TUESDAY, January 26, 2021 (HealthDay News) – Hospitalizations for diabetes-related foot ulcers (DFU) are increasing, according to a study published online Jan.13 in Diabetes Care.
Emma J. Hamilton, Ph.D., of the University of Western Australia in Perth, and colleagues used data from the Fremantle Diabetes Study phase I (FDS1; 1,296 participants, recruited 1993 to 1996) and II (FDS2; 1,509 participants, recruited 2008 to 2011). Participants were followed from admission to first admission for or with DFU, death, or five years.
The investigators found that the incidence of DFU hospitalizations was 1.9 per 1,000 person years in FDS1 and 4.5 per 1,000 person years in FDS2. The crude incidence rate ratio was 2.40, and the difference in incidence rate was 2.6 per 1,000 person years. FDS2 participants aged 31 to 40 years had the highest incidence rates for all age groups (23.6 per 1,000 person years). Independent predictors of hospitalization for or with DFU include age at diagnosis of diabetes (reversed), hemoglobin A1c, insulin use, height, ln (urinary albumin / creatinine), absence of a leg pulse, previous peripheral revascularization, and peripheral sensory neuropathy ( PSN).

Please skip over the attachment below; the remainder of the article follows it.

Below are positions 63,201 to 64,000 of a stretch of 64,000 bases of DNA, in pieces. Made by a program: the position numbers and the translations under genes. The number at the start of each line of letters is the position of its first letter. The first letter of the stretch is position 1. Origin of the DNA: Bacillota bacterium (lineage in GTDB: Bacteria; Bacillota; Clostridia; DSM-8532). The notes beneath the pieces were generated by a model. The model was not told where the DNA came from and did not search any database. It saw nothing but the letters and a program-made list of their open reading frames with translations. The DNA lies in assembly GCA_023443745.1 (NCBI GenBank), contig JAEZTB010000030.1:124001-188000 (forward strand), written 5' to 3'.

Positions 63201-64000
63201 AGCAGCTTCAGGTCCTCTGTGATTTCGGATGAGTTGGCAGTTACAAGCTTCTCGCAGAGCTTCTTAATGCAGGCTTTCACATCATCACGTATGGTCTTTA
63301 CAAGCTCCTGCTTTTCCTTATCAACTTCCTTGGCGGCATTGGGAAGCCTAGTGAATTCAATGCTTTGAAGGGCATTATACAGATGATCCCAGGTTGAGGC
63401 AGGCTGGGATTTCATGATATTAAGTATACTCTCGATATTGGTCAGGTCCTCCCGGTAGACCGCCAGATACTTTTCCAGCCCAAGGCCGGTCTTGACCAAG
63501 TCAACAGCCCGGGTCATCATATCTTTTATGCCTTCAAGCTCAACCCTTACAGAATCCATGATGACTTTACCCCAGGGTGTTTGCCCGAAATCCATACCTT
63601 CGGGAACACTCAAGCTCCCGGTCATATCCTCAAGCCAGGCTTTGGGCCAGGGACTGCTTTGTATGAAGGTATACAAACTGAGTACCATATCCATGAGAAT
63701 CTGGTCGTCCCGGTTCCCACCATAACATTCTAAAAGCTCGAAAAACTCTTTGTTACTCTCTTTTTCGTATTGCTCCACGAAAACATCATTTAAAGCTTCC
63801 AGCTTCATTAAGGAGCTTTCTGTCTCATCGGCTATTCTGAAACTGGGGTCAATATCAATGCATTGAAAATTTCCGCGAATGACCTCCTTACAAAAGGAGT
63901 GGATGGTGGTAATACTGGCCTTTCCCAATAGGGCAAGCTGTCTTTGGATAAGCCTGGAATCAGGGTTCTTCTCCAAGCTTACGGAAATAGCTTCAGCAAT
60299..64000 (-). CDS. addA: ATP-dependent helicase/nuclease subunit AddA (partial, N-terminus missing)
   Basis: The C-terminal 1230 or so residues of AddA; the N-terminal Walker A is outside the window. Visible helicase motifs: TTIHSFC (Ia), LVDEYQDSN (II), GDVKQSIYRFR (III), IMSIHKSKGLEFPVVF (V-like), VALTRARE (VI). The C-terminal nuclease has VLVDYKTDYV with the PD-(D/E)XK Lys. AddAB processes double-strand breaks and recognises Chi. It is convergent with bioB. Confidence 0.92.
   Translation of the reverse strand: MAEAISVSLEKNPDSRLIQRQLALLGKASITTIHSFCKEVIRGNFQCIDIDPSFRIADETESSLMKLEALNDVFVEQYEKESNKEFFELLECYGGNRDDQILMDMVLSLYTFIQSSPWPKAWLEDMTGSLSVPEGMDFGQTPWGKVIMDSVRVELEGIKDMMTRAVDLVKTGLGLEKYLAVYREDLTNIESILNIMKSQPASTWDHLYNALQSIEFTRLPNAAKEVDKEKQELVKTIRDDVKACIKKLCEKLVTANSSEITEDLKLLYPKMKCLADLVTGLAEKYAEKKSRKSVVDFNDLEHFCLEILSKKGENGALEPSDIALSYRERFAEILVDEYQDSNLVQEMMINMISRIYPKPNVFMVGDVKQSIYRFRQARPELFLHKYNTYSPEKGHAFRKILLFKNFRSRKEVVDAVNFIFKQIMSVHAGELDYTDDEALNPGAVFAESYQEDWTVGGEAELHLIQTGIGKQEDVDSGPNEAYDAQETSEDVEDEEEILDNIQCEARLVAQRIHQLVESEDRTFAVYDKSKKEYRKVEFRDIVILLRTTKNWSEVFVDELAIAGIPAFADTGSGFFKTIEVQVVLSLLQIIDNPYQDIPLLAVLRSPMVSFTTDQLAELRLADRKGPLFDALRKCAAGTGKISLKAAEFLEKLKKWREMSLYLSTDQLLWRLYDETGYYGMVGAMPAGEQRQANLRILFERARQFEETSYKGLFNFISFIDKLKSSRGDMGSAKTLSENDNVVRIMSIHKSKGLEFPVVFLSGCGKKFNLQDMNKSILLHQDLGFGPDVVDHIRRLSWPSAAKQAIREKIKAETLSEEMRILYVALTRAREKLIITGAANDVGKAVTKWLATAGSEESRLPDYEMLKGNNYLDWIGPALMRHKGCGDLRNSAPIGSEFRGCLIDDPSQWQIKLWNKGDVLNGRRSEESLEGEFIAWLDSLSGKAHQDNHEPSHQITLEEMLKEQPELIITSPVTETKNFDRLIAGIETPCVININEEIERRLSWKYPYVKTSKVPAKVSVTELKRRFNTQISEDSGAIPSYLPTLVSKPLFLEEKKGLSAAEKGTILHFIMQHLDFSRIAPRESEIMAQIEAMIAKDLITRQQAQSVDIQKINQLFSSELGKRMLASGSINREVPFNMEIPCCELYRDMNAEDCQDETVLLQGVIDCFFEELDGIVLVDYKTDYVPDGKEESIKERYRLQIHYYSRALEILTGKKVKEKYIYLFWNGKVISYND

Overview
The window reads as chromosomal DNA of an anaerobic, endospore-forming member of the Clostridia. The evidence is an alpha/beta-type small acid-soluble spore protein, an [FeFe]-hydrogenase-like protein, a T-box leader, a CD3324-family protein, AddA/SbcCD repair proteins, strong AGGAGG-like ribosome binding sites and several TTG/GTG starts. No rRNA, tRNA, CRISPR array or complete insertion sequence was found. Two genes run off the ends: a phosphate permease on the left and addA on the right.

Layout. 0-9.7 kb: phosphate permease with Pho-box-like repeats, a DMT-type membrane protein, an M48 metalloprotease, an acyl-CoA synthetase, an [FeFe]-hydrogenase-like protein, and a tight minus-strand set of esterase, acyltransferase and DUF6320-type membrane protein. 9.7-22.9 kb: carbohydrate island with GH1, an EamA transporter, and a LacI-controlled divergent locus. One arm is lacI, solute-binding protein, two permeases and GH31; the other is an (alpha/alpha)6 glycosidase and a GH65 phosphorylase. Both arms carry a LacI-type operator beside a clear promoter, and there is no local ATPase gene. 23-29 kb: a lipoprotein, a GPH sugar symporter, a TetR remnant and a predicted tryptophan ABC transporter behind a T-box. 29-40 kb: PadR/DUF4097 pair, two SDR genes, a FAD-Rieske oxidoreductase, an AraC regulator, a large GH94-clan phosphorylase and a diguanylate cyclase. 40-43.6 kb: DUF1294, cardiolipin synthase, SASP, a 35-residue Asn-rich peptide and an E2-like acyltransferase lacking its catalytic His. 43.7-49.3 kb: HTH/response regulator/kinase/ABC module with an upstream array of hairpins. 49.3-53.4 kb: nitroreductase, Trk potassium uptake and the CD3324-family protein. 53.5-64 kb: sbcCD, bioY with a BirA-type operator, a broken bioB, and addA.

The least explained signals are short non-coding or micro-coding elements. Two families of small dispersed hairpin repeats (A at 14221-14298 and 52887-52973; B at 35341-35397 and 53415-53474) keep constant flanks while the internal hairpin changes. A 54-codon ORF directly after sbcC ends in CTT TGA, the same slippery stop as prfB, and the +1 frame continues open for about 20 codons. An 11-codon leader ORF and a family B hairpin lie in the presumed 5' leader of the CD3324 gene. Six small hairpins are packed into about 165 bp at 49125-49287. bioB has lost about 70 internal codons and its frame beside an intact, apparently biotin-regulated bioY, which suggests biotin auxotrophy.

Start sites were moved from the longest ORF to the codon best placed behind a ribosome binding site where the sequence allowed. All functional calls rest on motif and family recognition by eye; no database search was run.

“The incidence of DFU hospitalization complicating type 2 diabetes increased between the FDS phases, especially in the younger participants, and was more likely in those with PSN, peripheral artery disease, and baseline suboptimal glycemic control,” write the authors.
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